With so much our data ‘out there’ or accessible to someone/thing ‘out there’, are we left to simply ‘delete all’ or shrug our shoulders? The following article by Harvard’s Jonathan Zittrain suggests that using encryption technology, one could ‘seal’ data until a specified time, securing it even from subpenas, etc., with technology that secures crypto-currency like bitcoin. I have my doubts, but it is worth a read.
Those anxious about the increasing use and scope of legal pressure against archives include researchers, librarians, and journalists who point out the value of protecting sources who wish to make a record for posterity, and the difficulties of ever procuring documents and interviews from those sources if the fruits are only one subpoena away from disclosure. On the other side include those who simply want to solve awful crimes and have those behind them made to answer on the law’s timetable rather than their own.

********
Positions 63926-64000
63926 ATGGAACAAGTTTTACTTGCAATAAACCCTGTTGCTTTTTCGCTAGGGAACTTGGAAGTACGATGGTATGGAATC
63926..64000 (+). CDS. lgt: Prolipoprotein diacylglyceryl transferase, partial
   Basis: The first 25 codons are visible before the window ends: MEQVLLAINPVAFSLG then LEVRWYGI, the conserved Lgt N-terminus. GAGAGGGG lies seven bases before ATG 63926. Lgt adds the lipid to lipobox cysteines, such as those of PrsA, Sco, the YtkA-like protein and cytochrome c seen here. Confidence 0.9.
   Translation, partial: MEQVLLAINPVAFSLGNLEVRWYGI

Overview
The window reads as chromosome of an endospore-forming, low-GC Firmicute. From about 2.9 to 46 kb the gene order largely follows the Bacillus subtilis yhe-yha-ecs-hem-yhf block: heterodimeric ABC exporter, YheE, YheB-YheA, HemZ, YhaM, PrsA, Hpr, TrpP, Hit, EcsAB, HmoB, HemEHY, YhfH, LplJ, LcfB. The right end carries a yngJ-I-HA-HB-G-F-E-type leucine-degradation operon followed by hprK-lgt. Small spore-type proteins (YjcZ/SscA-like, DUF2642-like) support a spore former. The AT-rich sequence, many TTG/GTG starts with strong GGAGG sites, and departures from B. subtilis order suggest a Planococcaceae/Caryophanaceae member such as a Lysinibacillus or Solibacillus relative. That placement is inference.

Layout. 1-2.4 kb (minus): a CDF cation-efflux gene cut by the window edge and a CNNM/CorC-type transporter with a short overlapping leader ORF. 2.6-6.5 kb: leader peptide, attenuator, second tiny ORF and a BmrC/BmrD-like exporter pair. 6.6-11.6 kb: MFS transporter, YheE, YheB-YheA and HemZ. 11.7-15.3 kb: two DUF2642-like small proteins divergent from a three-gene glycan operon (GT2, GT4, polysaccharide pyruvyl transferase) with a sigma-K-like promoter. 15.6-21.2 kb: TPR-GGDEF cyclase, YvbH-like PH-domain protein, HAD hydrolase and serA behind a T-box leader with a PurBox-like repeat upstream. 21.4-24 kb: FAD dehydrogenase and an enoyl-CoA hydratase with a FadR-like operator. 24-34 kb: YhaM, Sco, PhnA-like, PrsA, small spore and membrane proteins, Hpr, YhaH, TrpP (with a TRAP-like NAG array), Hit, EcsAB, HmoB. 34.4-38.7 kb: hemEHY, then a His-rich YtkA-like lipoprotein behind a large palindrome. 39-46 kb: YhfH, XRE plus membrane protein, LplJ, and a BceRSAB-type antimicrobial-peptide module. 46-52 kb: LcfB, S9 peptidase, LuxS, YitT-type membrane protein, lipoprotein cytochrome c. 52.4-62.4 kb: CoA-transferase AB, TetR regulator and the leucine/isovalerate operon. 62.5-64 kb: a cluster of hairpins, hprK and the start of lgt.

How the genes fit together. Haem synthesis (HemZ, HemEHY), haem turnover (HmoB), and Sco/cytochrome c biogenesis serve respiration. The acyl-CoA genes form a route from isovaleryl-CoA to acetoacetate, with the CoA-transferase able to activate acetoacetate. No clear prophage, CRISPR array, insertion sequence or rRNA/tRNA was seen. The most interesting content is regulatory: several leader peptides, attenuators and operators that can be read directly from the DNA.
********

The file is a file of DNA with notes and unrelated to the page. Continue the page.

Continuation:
Are we stuck with either having to destroy our secrets or leave them exposed to near-instant disclosure? It might be possible to split the difference: to develop an ecosystem of contingent cryptography for libraries, companies, governments, and citizens. Instead of using new technologies to preserve for ready discovery material that might in the past never have been stored, nor deleting everything as soon as possible, we can develop systems that place sensitive information beyond reach until a specified amount of time has passed, or other conditions are met.